|Van Genuchten, Martinus|
Submitted to: ASA-CSSA-SSSA Proceedings
Publication Type: Abstract Only
Publication Acceptance Date: 4/28/2005
Publication Date: 11/6/2005
Citation: Guber, A.K., Pachepsky, Y.A., Van Genuchten, M.T., Rawls, W.J., Simunek, J., Jacques, D., Nicholson, T.J., Cady, R.E. 2005. Multimodel ensemble prediction of soil hydraulic properties to simulate field-scale soil water flow [abstract]. ASA-CSSA-SSSA International Annual Meeting. Paper No. 1. Interpretive Summary:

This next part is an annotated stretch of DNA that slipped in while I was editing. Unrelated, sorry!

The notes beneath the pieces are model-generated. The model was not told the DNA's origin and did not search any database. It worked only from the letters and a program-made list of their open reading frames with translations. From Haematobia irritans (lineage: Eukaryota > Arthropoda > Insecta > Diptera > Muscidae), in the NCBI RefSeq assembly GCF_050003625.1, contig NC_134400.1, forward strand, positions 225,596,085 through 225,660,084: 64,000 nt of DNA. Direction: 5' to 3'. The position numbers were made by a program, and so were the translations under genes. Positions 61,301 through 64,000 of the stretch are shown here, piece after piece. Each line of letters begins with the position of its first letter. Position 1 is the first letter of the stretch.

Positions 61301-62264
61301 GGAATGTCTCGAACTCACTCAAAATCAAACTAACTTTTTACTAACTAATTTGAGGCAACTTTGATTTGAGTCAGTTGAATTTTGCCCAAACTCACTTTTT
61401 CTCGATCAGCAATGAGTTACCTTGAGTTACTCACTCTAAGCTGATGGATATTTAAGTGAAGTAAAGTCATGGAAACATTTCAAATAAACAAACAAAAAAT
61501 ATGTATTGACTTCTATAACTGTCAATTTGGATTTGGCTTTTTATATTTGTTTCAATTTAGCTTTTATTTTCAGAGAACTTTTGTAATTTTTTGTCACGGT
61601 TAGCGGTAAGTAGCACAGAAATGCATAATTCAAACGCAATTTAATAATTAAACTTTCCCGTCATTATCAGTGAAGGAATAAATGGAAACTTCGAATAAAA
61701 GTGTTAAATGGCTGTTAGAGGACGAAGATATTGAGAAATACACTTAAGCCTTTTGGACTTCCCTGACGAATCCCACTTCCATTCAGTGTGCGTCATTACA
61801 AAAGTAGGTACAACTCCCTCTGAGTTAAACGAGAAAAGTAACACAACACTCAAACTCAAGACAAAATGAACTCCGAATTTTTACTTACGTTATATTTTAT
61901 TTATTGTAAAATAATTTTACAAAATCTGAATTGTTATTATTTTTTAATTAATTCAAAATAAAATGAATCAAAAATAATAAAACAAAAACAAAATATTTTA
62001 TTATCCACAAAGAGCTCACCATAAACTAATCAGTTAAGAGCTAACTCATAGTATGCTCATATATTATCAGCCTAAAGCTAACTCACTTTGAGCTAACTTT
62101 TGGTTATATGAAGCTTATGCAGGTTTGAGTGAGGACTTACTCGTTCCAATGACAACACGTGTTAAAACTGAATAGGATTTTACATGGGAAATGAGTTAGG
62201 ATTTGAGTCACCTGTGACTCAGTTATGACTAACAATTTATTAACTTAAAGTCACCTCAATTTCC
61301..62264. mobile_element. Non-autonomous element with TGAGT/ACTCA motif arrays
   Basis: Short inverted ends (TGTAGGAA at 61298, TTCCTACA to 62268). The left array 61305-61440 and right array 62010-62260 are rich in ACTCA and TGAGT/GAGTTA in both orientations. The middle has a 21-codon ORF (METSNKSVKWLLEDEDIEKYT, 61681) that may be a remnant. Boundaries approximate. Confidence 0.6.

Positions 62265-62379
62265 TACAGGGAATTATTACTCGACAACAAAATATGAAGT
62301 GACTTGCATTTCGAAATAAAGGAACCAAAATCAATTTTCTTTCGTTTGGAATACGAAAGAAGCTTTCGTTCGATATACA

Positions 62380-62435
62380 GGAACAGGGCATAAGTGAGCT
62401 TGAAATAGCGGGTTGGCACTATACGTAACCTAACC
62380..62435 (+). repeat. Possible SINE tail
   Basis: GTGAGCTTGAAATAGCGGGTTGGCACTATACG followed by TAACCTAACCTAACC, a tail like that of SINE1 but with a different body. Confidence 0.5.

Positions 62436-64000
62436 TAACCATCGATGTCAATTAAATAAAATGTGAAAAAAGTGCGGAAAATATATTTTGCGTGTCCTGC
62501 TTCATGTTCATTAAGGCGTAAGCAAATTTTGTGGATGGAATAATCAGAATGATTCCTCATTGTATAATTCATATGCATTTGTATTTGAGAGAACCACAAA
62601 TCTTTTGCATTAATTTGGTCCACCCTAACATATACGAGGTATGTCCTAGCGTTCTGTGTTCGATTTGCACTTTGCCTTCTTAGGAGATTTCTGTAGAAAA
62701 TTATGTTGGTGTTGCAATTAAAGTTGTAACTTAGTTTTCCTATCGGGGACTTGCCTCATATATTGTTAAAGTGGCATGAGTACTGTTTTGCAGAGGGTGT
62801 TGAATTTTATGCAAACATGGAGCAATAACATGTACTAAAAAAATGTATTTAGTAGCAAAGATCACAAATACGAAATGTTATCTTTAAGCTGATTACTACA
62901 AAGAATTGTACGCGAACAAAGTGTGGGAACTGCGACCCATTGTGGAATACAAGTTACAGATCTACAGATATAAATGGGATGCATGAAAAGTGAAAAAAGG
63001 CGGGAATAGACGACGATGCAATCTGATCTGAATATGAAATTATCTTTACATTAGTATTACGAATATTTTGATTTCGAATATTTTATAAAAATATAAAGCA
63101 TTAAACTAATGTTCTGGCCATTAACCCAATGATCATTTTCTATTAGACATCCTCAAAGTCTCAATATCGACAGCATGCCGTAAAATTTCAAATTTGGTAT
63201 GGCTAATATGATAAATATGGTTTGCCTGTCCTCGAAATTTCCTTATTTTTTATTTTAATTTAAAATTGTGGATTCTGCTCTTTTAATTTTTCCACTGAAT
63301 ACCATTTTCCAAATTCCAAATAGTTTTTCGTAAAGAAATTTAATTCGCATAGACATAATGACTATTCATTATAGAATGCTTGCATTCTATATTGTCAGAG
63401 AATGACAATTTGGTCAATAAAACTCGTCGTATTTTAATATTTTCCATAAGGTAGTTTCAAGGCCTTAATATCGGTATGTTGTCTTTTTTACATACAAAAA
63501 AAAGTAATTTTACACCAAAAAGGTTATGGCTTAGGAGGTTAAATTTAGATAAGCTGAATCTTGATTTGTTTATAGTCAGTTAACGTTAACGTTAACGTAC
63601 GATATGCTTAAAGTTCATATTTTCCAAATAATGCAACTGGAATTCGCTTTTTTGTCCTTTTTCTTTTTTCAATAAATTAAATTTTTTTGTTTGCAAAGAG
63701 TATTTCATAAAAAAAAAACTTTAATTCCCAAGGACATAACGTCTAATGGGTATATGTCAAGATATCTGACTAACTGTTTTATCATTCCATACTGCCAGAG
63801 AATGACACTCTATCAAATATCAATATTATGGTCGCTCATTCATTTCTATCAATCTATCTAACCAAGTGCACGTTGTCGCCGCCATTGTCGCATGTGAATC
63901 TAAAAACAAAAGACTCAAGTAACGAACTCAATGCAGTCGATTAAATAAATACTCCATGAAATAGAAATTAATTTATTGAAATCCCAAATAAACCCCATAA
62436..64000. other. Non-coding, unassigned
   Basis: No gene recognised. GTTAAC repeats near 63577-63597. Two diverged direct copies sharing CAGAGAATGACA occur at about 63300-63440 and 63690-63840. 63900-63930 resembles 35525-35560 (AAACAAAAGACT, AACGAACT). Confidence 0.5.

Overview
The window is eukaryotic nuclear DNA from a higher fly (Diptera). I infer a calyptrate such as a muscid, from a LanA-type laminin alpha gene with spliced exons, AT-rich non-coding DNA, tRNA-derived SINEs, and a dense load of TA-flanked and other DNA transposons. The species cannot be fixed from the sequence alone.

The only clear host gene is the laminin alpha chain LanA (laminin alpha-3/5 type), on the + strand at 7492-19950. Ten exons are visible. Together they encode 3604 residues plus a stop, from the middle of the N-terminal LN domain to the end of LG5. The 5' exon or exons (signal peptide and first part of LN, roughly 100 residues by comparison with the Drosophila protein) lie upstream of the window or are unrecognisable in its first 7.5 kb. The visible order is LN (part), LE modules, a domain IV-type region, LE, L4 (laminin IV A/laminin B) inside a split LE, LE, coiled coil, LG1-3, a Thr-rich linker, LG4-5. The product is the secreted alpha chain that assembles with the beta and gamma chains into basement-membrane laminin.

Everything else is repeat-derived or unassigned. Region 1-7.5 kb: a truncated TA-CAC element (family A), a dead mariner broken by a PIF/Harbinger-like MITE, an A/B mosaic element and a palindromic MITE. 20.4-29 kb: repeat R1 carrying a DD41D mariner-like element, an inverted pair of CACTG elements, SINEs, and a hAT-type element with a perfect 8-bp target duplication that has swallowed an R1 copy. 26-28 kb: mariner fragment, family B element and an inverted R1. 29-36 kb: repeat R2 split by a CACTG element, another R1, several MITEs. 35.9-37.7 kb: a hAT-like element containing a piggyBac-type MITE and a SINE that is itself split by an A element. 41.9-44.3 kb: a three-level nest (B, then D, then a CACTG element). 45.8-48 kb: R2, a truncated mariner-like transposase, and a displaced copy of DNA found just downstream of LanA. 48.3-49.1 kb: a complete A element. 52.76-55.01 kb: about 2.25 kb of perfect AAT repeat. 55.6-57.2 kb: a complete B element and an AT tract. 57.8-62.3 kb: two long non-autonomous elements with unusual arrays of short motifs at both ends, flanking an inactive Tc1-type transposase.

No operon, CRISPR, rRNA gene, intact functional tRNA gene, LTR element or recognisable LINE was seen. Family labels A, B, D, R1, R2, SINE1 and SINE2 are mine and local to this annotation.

Technical Abstract: Using pedotransfer functions (PTF) to estimate soil hydraulic properties may be necessary in soil water flow simulations for large-scale projects or in a pilot studies. The accuracy of a PTF outside of its development dataset is unknown. Existence of several models that are developed and tested in one region, but may perform relatively poorly in other regions, is common in meteorology which has developed the multimodel ensemble prediction techniques to address this problem. The objective of this work was to evaluate the estimation of soil water retention with a PTF ensemble. Data on soil water contents and pressure heads in 60 locations at 5 depths across a 6-m transect in layered loamy soil were collected during an extremely wet year in Belgium. Soil water fluxes were measured with passive capillary lysimeters at two depths. Water retention was measured in laboratory in samples taken at 60 locations at three depths. We used an ensemble of 22 PTFs developed from large datasets in different regions. The ensemble-estimated and laboratory water retention had comparable uncertainty (quantified as the width of 95% tolerance interval of water contents at a specific pressure head. The PTF ensemble gave a more accurate representation of field water retention compared with laboratory data. Monte Carlo simulations of soil water flow were done using the HYDRUS1D software with random sampling from laboratory and ensemble-estimated water retention data and with the saturated hydraulic conductivity estimated with a single PTF. Simulations with the ensemble-estimated water retention had, on average, two times smaller errors compared with laboratory water retention data. The same accuracy of simulating cumulative soil water fluxes was observed when either laboratory or ensemble-estimated water retention was used. The ensemble prediction of soil hydraulic properties is a promising method to estimate hydraulic properties in the uncertainty context.